A trolley rumbles past and you think Boston. San Francisco. Then an insistent sun pushes out from behind clouds, and you remember. Lisbon. Time to look around.
Prado Paintings (Madrid) vs. Chiado Painted Tile (Lisbon)
In some minds, the word Madrid means "museums." Crowds in the capital bunch in front of big-name Goyas, El Grecos and Picassos. Along the Paseo del Prado, the Thyssen-Bornemisza museum, the Reina Sofía and the Prado itself stand grandly like heads of state.
My Prado visit comes one day before the King of Spain will unveil the museum's new wing. Like everyone else, I am curious, and get a peek through a crack in one of the barriers. What I find out is this: The new wing has red walls. Most of the galleries are beige, which seems to help calm down crowds.
A man with a beard sleeps peacefully while slumped on a padded bench. Art students begin erecting easels and squeezing out tubes of oils (called "oleos" here). Up come canvases, and stubby pencils scratch out knotted, nervous lines from "The Garden of Earthly Delights" by Hieronymus Bosch.
Lisbon has its museum world, too, within the Museu de Arte Antiga and the Museu Calouste Gulbenkian, among others. But it's the street art, the tiles in sidewalks and on walls and in side-street shops that, for me, steal the show.
I go on walks in the Bairro Alto and the Chiado districts pointing at painted tiles above and below. Some give buildings bands of soft sea green or cornflower blue. Some tiles are for sale -- singly, or in batches collected by galleries and stores. And there are thousands under my shoes.
A man in a corduroy suit sees me staring, just staring down at the harlequin patterns that edge up to an avenue curb. "Do you like it?" he asks. I am almost speechless. "How do they make these?" is all I can say. "It's like a jigsaw puzzle for streets."
"It take time," he laughs, moving his hand to his watch. "Lot of time."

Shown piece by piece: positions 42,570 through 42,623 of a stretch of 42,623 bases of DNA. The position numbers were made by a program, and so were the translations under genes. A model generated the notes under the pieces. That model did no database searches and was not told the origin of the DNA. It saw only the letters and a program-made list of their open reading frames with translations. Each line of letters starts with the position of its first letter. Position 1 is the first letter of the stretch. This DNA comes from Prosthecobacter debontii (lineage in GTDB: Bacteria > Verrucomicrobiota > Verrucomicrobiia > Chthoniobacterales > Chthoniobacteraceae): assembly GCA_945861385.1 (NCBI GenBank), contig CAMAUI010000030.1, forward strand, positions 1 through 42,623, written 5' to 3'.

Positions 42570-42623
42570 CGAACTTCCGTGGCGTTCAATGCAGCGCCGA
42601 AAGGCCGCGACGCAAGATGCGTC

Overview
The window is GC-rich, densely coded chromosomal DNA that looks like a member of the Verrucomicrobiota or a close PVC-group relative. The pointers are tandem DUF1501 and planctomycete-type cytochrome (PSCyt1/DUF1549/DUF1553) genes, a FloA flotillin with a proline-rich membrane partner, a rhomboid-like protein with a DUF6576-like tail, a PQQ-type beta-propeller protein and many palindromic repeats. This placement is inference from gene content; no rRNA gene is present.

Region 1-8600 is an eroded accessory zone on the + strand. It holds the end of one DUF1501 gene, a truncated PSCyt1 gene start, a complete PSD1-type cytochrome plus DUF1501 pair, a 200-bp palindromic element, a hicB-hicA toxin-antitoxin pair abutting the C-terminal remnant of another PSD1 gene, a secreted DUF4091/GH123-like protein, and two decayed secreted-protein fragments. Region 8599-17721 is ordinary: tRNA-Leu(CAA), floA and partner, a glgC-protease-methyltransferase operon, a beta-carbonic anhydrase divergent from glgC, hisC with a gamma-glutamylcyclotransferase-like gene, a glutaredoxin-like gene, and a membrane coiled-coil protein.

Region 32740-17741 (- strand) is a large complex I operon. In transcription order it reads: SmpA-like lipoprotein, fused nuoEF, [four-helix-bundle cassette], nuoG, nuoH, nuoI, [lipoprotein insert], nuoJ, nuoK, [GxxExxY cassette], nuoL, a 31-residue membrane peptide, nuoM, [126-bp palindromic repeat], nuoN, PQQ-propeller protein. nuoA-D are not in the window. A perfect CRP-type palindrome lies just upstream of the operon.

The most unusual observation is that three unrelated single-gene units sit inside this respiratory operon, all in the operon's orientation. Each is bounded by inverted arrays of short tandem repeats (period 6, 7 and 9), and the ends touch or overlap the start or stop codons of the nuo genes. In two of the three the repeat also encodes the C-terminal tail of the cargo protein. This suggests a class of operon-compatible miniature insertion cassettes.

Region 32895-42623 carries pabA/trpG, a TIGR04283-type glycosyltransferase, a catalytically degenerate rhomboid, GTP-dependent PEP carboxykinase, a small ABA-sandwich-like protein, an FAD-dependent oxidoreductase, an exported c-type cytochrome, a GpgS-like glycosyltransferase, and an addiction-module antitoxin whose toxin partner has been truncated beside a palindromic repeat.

Pasteis (Lisbon) vs. Tapas (Madrid)
The Portuguese-Americans on my street eat fish. Good fish, fresh fish. Fish that comes in cans. So when I get to Lisbon I am amazed that locals are obsessed with sweets instead: custards, powdered sugars, delicate cakes.
"Pasteis" is the name here for the pastries and "doces conventuais" (convent desserts) that are laid out in bakery cases all over town. Convents, I am told, used egg whites for ironing and had yolks left over. Solution: bake cakes. According to Samantha Martins, a hotel clerk I talk to, "Lisbon's pastries are better than in Paris." How come? "They are more sweet."
Another Lisbonite I meet, Jose Carvalho, insists I taste his favorites. "Once," he tells me, "my father finished 36 flans. It was a contest. And I think he won it."
We can't come close. But after a Pastel de Nata (pastry with cream), he leads me to a bakery in the Belem area, Docaria Caseira, which makes up little pie-like objects using beer.
Carvalho eats two. I try a bite and though I get some yellow goo, it doesn't taste like lager. It's got a wheaty flavor. I try another. One of the owners pops up proudly from the back. "Take some with you!" she urges. "Pastries of beer can last three weeks without refrigeration!"
Madrid doesn't have much of a sweet tooth. But this is the birthplace of tapas, those savory, appetizer-sized special dishes that have conquered the world. You can't get dinner here until after 10 p.m. since tapas bars slow down the clock. Locals take their time over wine and over little plates. When I try some slices of a special Iberian ham called "Jabugo," I decide that I don't blame them.